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"The End of All Things Is at Hand"

Nearly 2,000 years ago Peter wrote, “The end of all things is at hand” (1 Peter 4:7, ESV). What did he mean by that?

Jesus Was Coming Soon?
Was Peter predicting an imminent return of Jesus? At first glance it may seem so, but if that was his meaning he was obviously wrong. Besides the fact that Jesus has not yet returned, there are several reasons for taking Peter’s language another way. For one thing, Paul had earlier foretold an apostasy which would occur first (2 Thessalonians 2); Peter surely knew about that. Another consideration is that later, in 2 Peter 2, the Apostle predicted that in the future mockers would deny the promise of Jesus’ coming because it was taking so long. What, then, did Peter mean in our text?

The End of Judaism?
One view of Peter’s words is that all things refers to Judaism. Peter evidently wrote this letter just a few years before the destruction of Jerusalem in A.D. 70. That event would affect Christians everywhere. In a way it would be positive because Jewish opposition to Christianity would subsequently wane. But in another way it would be negative: opponents of Judaism often made little distinction between Jews and Christians, therefore opposition to Jews would adversely affect Christians as well. Peter therefore cautions his readers to “be of sound judgment and sober spirit for the purpose of prayer.”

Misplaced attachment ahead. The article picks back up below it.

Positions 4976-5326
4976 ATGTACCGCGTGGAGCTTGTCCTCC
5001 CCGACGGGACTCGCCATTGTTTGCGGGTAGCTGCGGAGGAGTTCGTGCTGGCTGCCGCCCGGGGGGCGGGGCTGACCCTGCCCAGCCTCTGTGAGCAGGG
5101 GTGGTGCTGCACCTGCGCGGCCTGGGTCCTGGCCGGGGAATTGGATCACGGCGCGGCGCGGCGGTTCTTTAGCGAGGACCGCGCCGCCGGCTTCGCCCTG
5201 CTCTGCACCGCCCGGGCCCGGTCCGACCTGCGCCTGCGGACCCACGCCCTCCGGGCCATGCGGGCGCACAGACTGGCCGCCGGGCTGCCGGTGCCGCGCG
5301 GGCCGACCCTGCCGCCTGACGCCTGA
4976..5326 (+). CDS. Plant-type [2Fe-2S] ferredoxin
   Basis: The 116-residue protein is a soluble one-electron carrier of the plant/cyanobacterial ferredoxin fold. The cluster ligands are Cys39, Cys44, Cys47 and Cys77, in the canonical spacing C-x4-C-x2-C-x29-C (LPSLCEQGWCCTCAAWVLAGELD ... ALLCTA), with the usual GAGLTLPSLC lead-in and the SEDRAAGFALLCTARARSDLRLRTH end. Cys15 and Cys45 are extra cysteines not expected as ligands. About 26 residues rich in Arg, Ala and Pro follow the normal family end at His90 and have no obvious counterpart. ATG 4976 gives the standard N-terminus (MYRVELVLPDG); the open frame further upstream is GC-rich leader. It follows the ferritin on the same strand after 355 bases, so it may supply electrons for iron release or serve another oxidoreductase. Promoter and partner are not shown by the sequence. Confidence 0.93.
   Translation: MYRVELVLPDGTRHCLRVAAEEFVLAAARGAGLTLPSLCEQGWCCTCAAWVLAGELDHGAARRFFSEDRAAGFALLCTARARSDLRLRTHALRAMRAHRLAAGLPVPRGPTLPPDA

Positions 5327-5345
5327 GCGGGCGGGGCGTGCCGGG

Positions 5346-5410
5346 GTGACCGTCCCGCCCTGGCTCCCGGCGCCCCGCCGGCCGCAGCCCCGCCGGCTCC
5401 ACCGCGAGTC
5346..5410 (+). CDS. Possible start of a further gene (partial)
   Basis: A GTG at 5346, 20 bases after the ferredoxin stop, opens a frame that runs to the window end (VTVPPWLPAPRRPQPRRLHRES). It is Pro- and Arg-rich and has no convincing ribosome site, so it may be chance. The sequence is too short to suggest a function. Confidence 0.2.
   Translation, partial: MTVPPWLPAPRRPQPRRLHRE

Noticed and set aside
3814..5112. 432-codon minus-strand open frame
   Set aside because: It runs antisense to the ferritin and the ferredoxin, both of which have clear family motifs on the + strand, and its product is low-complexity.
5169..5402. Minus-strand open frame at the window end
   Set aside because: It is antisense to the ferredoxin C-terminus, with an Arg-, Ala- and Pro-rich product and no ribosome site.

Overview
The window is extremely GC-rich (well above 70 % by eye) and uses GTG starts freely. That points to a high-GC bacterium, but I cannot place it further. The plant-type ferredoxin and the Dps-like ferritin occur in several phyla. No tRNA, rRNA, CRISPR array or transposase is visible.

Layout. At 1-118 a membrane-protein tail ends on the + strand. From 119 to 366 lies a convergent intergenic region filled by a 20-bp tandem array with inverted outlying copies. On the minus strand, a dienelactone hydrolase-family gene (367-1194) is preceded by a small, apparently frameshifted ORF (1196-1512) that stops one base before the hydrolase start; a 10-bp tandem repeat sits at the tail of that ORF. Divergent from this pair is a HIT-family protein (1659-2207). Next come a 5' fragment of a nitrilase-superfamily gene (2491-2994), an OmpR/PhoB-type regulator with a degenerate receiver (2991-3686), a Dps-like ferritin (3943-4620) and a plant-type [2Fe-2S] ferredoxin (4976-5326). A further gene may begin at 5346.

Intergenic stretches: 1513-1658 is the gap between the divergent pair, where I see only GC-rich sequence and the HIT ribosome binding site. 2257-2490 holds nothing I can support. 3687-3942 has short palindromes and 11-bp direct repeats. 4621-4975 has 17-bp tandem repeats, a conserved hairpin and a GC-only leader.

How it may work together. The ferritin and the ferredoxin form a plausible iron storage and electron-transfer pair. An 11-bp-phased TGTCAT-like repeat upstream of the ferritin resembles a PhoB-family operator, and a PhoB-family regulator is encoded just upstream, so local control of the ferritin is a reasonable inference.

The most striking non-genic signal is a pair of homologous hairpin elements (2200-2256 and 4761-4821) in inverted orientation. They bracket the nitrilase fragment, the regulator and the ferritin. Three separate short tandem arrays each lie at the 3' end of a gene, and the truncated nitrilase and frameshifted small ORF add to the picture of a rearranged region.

The Potential End of All Things?
Most Bible students take Peter’s words as referring to the final judgment. He had just spoken of God’s readiness to judge (v. 6). In what sense was that event near or at hand 2,000 years ago? In the sense that all was in readiness for it. Everything else in God’s plan had been accomplished. The second coming (and its accompanying judgment) is all that remained. The word end often carries the idea of a goal or culmination, not just cessation. (Compare Romans 10:4: “Christ is the end of the law for righteousness to everyone who believes.”)

Peter did not know when Jesus would return, and neither do we. Therefore, he, his initial readers, and we must live in constant readiness—as though the event is at hand, in view of the fact that it is always possible. That is exactly what Jesus taught: “Therefore be on the alert, for you do not know which day your Lord is coming”  (Matthew 24:42; cf. 25:13).

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